I told them about the kind of kid he was. I shared a much sanitized version of his kidnapping and death. I stressed the insanely amazing ways his family and friends are fighting to keep Jacob's Hope alive in this world. We listened to the song "Listen" by Rod Grammar and "Jacob's Hope" by Douglas Wood. I was transported back to vigils and Hands across America and tears. My toddler sat in my lap and wiped the tears from my cheeks as we talked about the deep hurts of the world and the always redeeming hope and love. My 12-year-old recognized that he's the same age I was when Jacob was kidnapped and horrendously killed.
I sat and talked with my kids around the kitchen table as we ate fresh corn on the cob, "those sandwiches," veggies and hummus. I thought of all that has been denied to Jacob these nearly 27 years. I thought of the woman who never got to be his first love and the kids he never got to tuck in at night. I thought of the graduation his parents didn't get to celebrate and the slamming doors of teenagerhood that they would have given anything to experience.
I know life isn't fair. We all know life isn't fair. But there are some reminders of that cruel truth that knock the wind right out of my sails and I wonder how I can ever re-right the boat. The details of Jacob's death are too much. Every time I think of Jacob asking to go home, saying he was cold, asking what he did wrong, I am again blindsided by the fact that a human being could hear a small, tender, shaking voice ask those simple, innocent questions, and not feel a tiny crack in his hard armor to let just enough light in to let Jacob go. That he could hear Jacob's family and friends beg for answers and ignore their cries all of these years. It is beyond my sickest imaginings.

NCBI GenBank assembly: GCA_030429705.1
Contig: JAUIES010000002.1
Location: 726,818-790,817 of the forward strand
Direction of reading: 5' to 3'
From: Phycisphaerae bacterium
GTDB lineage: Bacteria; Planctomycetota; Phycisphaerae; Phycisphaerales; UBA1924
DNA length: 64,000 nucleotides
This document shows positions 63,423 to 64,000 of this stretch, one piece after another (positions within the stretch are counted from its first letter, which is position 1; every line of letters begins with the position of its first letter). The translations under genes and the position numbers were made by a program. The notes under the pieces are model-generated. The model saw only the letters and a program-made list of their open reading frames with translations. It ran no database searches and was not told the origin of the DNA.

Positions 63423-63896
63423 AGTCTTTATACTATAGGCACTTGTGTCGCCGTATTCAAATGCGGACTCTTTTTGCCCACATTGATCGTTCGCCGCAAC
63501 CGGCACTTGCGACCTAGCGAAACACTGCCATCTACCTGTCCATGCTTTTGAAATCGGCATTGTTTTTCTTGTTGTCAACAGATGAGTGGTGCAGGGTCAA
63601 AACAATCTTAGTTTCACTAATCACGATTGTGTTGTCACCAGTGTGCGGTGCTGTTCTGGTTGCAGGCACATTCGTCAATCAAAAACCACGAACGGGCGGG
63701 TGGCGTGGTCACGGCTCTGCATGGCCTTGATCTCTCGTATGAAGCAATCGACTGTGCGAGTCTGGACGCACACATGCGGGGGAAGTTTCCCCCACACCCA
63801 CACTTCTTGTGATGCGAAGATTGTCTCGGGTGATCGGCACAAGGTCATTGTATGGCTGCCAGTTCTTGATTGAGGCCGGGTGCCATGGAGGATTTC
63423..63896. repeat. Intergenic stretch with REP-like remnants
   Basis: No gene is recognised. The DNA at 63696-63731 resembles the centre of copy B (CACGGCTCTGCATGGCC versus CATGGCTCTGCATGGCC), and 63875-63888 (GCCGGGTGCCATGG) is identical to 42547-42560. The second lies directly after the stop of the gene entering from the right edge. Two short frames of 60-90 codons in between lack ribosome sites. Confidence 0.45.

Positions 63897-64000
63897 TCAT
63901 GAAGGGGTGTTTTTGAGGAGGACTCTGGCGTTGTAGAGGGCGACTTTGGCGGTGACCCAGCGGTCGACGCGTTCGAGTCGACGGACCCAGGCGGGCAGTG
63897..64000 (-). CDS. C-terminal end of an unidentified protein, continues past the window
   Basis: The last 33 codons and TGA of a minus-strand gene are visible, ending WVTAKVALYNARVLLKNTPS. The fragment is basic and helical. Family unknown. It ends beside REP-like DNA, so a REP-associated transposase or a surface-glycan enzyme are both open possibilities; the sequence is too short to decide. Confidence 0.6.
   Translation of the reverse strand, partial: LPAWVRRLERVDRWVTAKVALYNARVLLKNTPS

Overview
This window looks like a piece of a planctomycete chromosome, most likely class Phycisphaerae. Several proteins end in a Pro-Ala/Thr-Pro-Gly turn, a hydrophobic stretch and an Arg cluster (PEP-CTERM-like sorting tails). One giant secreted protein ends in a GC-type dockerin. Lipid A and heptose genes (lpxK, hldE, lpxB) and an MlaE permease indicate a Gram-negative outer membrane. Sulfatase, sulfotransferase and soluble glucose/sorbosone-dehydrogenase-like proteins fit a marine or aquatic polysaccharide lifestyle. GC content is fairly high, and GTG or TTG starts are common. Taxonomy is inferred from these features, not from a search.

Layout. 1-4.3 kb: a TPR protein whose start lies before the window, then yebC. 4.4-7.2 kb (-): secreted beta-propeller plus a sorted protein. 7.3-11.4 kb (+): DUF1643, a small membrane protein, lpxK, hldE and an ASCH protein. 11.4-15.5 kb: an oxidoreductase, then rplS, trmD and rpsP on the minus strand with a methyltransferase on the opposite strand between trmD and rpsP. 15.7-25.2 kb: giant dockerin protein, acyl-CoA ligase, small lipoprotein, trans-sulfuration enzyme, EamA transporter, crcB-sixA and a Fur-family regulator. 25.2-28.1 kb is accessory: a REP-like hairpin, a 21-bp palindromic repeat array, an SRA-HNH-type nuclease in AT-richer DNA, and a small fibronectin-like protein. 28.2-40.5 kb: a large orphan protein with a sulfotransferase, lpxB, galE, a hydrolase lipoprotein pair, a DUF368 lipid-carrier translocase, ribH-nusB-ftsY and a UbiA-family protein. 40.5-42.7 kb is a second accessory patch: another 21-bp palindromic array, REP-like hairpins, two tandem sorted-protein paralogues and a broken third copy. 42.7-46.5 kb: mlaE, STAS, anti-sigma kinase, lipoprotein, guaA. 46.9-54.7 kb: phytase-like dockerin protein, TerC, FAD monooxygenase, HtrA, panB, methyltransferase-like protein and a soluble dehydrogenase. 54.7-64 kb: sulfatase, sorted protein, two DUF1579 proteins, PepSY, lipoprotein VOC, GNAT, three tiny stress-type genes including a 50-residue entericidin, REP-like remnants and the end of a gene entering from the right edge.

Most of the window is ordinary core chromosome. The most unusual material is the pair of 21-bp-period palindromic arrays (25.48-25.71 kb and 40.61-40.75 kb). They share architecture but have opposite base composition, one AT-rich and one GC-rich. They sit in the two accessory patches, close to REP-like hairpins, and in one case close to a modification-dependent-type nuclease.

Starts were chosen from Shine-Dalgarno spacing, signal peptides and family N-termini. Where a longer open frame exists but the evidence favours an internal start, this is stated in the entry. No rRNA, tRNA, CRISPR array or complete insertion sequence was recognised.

I want to shut down. I want to hide and cry and ignore the universe. But, once again, I have to answer the question of how one could possibly survive this pain with this answer: With faith, courage, hope, and a vision of a better, safer world for our kids. When those four things feel as impossible as they do right now, when the world feels so deeply dark and depraved, we need them all the more. I have to look to Jacob's family and friends and the strength they have shown. I have to call on my faith in God, who promises that we are never alone. Not Jacob or his family or you or me. I have to pray that Jacob felt that on October 22, 1989.
Many sports teams in Minnesota, from youth on up to professional teams, are honoring Jacob by wearing patches with #11 on their jerseys. Jacob's family loves the idea and came up with this list of 11 traits we can all commit to living.
I'll ask you again to join in being Jacob's Hope. It's easy today, when Jacob's name is all over the news and the hurt is fresh and all-encompassing. Let's keep it up next week and next month and next year, when our horror isn't so fresh and the news cycle has moved on about 592 times, but Jacob's family is still aching and raw. Commit to something today and write it down. Send a donation to the Jacob Wetterling Resource Center. Teach Sunday School. Help feed hungry kids. Foster an at-risk child. Do something. Write it down, type it into your phone, set a timer, and make it happen. Be Jacob's Hope in your corner of the world and pray it ripples far and wide and reaches someone who needs your voice or your money or your caring.
Let our lights be brighter. Let us be Jacob's Hope together.